Transfield defends worker safety charge
The lead contractor on a Makara wind farm site where a worker died last year has begun defending a charge that it failed to protect people working there.
Filipino father of four Edwin Sarmiento, 42, died at the scene and Antonio Maniago was seriously injured when a machine toppled as it was lifting them in a cage to do line maintenance.
Transfield Services (NZ) has pleaded not guilty in Wellington District Court to a charge of failing to take all practicable steps to ensure employees of a contractor, Electrix, were not harmed. Sarmiento and Maniago worked for Electrix when the accident happened on June 2 last year.
Business, Innovation and Employment Ministry prosecutor Greg La Hood said today that maintenance work was being done on the power lines linking the North and South islands.
The two men were in a platform being lifted by a Manitou telescopic handler, a boom mounted on a piece of machinery that looked like a tractor, when the Manitou toppled on the ridge of a steep gully and the men fell about 20 metres.
Among the issues Judge Tom Broadmore is to hear evidence about during a hearing that may last up to a week, is what slope the Manitou was on and whether the slope was within its capability.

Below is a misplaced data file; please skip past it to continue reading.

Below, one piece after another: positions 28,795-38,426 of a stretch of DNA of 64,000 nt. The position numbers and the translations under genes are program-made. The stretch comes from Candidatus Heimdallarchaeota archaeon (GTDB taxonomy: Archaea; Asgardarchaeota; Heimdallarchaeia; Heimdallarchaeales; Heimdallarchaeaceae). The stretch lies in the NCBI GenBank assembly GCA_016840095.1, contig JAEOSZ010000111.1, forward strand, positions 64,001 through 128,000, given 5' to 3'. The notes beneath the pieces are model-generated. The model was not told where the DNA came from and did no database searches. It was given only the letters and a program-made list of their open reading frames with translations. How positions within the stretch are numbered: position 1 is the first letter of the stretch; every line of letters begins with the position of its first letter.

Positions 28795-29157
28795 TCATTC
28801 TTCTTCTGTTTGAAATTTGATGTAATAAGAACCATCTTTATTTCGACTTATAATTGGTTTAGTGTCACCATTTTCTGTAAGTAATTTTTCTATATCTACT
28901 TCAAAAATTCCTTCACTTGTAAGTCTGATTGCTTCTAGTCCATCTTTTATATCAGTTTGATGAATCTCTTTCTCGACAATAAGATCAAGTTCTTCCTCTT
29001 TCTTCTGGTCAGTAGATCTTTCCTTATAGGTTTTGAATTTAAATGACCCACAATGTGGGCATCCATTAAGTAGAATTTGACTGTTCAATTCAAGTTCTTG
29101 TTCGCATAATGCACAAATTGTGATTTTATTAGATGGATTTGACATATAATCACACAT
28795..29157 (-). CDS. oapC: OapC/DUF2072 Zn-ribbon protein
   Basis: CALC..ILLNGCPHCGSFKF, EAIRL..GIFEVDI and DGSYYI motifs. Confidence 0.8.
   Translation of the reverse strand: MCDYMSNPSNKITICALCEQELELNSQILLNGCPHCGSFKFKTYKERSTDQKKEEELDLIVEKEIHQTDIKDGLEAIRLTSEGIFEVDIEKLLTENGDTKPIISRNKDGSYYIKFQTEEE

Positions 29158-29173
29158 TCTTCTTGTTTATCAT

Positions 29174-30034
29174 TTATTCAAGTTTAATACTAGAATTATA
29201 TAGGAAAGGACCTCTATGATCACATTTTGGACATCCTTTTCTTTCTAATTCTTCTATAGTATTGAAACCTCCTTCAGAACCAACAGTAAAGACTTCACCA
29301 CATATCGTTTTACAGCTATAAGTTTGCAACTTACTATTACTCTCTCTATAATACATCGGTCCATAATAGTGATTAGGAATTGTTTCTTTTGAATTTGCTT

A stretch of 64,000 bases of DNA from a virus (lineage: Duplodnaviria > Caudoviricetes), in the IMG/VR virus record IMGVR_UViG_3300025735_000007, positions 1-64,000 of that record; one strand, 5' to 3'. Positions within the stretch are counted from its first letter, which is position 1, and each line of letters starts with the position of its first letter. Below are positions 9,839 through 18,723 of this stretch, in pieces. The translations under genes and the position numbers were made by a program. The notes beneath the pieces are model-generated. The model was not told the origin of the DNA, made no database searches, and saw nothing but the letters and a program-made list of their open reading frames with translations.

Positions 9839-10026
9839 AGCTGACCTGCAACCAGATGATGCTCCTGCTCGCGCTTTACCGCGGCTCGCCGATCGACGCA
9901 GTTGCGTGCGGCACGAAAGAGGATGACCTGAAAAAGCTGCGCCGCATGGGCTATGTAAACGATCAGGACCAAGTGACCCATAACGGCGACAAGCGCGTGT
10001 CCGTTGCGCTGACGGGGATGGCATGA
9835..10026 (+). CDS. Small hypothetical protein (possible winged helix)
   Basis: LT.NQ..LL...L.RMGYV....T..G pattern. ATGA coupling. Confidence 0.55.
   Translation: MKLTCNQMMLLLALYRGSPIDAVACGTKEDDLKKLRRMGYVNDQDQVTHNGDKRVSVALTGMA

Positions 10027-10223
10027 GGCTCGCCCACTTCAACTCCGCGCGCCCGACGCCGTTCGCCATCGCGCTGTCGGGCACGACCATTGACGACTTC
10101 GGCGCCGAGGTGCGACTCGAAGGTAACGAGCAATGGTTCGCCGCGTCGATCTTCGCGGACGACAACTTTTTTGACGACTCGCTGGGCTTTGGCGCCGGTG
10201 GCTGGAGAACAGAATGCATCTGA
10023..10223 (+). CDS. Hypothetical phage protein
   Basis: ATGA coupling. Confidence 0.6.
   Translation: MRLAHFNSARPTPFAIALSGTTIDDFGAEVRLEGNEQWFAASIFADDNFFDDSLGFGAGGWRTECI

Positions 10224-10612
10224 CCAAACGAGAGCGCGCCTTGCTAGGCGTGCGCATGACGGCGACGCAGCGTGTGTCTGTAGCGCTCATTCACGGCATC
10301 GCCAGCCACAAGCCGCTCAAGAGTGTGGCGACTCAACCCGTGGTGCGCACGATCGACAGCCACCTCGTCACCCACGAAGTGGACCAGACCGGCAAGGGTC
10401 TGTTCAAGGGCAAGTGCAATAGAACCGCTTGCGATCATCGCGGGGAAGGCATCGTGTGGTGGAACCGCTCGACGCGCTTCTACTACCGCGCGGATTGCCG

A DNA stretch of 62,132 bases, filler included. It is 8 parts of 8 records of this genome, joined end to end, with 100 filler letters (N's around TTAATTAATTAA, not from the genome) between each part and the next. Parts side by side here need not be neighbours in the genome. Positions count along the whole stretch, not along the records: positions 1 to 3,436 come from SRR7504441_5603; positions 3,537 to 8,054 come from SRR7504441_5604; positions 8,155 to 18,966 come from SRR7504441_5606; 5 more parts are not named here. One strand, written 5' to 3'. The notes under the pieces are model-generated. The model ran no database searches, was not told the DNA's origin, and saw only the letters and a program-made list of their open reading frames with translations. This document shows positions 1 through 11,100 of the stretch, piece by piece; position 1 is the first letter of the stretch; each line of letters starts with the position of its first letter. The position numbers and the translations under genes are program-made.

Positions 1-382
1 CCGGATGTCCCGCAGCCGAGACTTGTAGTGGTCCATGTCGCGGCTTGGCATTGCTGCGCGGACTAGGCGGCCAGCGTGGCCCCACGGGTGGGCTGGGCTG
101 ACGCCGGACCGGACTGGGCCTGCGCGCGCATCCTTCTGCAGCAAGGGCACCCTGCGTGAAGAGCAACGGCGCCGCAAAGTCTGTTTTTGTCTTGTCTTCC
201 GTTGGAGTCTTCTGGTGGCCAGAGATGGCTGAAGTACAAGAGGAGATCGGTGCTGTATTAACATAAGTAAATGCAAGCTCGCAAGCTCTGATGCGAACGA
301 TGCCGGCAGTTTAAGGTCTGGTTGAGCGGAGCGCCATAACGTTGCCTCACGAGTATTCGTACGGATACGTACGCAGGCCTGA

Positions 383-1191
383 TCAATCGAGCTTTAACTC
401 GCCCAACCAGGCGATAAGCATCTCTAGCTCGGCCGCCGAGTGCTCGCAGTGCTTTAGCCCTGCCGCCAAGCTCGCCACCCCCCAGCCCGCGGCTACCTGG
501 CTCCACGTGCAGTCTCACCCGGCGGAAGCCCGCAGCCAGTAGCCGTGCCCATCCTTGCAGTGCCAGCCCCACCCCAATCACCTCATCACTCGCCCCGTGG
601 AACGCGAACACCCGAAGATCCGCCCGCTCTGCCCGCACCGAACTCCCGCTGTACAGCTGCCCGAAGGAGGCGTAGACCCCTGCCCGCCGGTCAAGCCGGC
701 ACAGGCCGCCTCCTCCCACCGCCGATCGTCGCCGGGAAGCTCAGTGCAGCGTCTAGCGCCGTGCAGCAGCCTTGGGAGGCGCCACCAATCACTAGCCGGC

La Hood said the ministry's evidence would show that there were steps that could have been taken to protect the workers.
Transfield should have ensured the Manitou was used within its slope limits, the site could have been levelled, or the work could have been done from suspended ladders rather than using the Manitou. The adequacy of the training of the Manitou operator is also being questioned.
Hood said Transfield controlled the work site and hired the Manitou.
If convicted Transfield could be fined up to $250,000.
The hearing is continuing.
The Dominion Post